Members of the Maryland General Assembly held a hearing Thursday with representatives from the University System of Maryland, hoping to determine just what led to the Board of Regents’ recommendation that football coach DJ Durkin stay with the Terps.

But they didn’t get very far. Regents chair Linda Gooden and Chancellor Robert Caret were tight-lipped about the personnel decisions they made behind closed doors after an investigation into Maryland football found dysfunction permeated the highest levels of the administration.

The investigation prompted the resignation of university President Wallace Loh, and ultimately caused the departure of Durkin and other members of the training and coaching staff. A prior report had showed that school trainers botched the treatment of 19-year-old lineman Jordan McNair, who died of heatstroke he suffered at a team workout.

[Read more: Following the investigation into Maryland football’s culture]

Caret dodged questions about the board’s decision-making, particularly in a tense exchange with Del. Ben Barnes (D-Prince George’s and Anne Arundel).

When Barnes asked if reports that the board forced Loh to retire were true, Caret declined to answer, saying the decision was made in a closed session.

“If you’re not going to give us these answers, what are we all doing here?” Barnes said.

Del. Kirill Reznik (D-Montgomery) asked new board Chair Linda Gooden how she voted in regards to Durkin and Evans, but Gooden said she was unable to attend the meeting.

[Read more: UMD Senate wants future presidential search committees to have more students]

Gooden replaced James Brady as chair, who resigned after fierce pushback based on the board’s decision to stand behind Durkin. Shortly after being named chair, Gooden retracted the board’s recommendations and apologized to McNair’s family.

Gooden did not provide specific numbers for the vote, saying only that it was a majority, but not a unanimous one. She said the board is “talking about” making vote totals public in the future, but added, “I won’t promise that today.”

Reznik said he thinks the regents did not want to fire Durkin because he “had a bright future.”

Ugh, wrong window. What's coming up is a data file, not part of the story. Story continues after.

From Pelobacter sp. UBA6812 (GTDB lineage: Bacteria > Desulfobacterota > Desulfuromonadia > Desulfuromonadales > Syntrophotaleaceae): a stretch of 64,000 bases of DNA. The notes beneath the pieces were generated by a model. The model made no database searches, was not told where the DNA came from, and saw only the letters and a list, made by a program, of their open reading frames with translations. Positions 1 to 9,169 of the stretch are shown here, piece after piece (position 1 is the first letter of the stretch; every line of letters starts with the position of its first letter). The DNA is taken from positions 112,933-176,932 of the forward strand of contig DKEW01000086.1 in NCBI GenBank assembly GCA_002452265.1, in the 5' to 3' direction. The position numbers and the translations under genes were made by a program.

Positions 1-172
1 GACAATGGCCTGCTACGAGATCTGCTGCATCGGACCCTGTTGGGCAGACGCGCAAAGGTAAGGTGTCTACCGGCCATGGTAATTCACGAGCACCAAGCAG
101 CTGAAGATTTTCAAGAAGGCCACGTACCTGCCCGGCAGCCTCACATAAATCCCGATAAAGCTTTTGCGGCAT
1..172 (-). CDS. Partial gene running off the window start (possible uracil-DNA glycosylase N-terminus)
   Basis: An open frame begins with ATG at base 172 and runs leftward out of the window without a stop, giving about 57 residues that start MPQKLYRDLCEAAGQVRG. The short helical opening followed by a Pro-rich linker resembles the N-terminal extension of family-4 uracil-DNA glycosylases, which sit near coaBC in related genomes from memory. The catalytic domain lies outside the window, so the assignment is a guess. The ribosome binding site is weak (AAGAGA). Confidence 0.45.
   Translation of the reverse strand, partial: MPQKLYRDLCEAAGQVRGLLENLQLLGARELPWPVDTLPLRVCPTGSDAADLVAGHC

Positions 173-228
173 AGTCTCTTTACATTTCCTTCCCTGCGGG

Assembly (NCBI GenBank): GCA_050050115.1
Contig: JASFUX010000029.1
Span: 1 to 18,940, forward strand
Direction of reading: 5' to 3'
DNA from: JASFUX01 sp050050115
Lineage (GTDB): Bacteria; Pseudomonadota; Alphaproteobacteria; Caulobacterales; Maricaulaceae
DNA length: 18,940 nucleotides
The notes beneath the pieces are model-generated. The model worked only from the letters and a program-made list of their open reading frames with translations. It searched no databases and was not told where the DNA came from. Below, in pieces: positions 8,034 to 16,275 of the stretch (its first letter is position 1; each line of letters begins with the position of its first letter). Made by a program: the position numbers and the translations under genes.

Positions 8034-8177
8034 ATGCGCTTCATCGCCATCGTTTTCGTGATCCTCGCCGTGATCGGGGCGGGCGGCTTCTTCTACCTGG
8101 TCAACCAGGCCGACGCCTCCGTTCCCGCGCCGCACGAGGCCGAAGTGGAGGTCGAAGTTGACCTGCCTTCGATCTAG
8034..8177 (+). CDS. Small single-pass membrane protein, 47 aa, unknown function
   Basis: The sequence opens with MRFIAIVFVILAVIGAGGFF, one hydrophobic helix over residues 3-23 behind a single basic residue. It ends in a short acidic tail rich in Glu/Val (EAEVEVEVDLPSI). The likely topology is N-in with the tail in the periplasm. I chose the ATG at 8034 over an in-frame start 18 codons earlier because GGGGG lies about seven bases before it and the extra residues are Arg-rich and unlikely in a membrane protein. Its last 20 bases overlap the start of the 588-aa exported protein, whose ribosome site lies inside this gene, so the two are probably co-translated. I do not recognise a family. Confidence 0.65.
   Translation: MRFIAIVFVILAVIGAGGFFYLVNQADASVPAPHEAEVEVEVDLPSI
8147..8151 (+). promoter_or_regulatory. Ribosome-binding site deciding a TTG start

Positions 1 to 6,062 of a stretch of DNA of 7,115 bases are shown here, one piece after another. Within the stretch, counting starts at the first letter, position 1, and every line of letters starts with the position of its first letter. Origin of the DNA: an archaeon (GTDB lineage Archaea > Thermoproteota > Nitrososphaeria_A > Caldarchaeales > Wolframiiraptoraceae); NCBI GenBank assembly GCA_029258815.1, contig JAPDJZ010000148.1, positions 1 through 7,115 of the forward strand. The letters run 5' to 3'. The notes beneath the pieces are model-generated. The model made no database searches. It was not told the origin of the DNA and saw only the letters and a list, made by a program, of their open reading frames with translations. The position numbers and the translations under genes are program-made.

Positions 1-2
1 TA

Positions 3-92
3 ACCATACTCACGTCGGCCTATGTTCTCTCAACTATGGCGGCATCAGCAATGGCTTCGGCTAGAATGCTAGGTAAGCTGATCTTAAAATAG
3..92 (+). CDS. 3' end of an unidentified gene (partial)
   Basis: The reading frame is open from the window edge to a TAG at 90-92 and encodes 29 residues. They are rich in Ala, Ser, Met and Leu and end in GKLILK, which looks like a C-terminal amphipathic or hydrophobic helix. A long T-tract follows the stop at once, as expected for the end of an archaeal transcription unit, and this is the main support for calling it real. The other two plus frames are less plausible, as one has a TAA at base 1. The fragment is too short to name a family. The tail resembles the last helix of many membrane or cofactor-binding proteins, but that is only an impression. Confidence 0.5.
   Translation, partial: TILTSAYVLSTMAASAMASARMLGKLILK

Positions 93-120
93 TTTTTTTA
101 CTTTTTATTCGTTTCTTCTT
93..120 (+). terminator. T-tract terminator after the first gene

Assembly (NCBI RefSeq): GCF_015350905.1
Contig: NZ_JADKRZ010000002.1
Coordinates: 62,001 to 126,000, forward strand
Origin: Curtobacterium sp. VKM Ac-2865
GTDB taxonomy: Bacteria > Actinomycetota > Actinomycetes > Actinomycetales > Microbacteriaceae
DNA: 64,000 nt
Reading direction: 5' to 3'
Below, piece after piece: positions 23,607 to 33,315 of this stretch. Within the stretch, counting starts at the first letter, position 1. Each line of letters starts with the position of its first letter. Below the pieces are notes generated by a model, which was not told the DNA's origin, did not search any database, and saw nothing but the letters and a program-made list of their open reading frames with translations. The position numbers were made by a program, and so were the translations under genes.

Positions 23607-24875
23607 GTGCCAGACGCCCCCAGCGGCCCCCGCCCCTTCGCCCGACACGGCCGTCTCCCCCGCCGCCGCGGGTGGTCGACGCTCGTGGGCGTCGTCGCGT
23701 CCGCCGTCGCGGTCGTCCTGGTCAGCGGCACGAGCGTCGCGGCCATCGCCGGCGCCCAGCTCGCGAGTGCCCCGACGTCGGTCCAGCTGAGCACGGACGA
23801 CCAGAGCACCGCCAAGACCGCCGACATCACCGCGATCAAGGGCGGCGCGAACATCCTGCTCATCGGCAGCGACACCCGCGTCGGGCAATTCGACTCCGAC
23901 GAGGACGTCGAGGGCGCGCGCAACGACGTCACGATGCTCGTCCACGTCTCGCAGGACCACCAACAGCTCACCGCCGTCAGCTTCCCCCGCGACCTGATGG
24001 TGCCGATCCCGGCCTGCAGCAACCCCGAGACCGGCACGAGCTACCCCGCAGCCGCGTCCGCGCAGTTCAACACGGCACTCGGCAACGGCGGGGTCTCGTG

“I also suspect that, and as do you and everyone else here, that Mr. McNair had a bright future [that] was no less valuable than Mr. Durkin’s,” he said.

At one point, Del. Maggie McIntosh (D-Baltimore City), who had called for the hearing after the board’s recommendations, questioned its ability to do its job.

“Do you believe that a single, voluntary, [politically] appointed board really can oversee the entire system of colleges in the state of Maryland?” she asked Gooden. “Do you believe that’s still applicable today?”

Gooden said she believes that it can, and added that the board has gotten “many things right” over the last 30 years. “Clearly,” she said, “we got this one wrong.”

Student Government Association president Jonathan Allen said that he was dissatisfied with the answers that the board provided in response to the “great line of questions” by members of the Committee, namely Barnes.

“If they won’t stand behind their decisions and publicly disclose the logic behind their decision-making process, then how will the Appropriations Committee properly exercise their role?” he said.

Allen said that he plans to set up a meeting with Barnes and work with other delegates from the Committee to “provide them with student perspectives on the matter.”

Gooden said that in making the decision to keep Durkin and Evans, the board “lost sight of the bigger picture: the ability of the university to move forward.”

“College Park’s football program needed new leadership and that need should’ve driven our decision,” she said. “When the entire board looked at the full body of work, they believed [Durkin] could move forward. That was a mistake. Dr. Loh took the exact right action and released him.”

It was an “impassioned speech” from Durkin that helped sway the board’s decision, The Baltimore Sun reported.

At Thurday’s meeting, Loh said he warned the regents that if they retained Durkin, “all hell [would] break loose.”

Students, faculty and state politicians all spoke out against the decision, and campus groups quickly planned a protest, which turned into a rally to support student-athletes after Loh fired Durkin.

The report on the team’s culture revealed that Durkin, disadvantaged by dysfunction in the athletic department, struggled to stop abusive behavior by strength and conditioning coach Rick Court.

Court resigned in August after ESPN reported that he harassed and intimidated players, creating a “toxic culture.” But the board’s report stopped short of calling it “toxic.”

“To me, death is not a result of dysfunction. It rises to the height of toxicity,” Del. Keith Haynes (D-Baltimore City) said at Thursday’s meeting.

Staff writers Brooks DuBose and Victoria Ebner contributed to this report.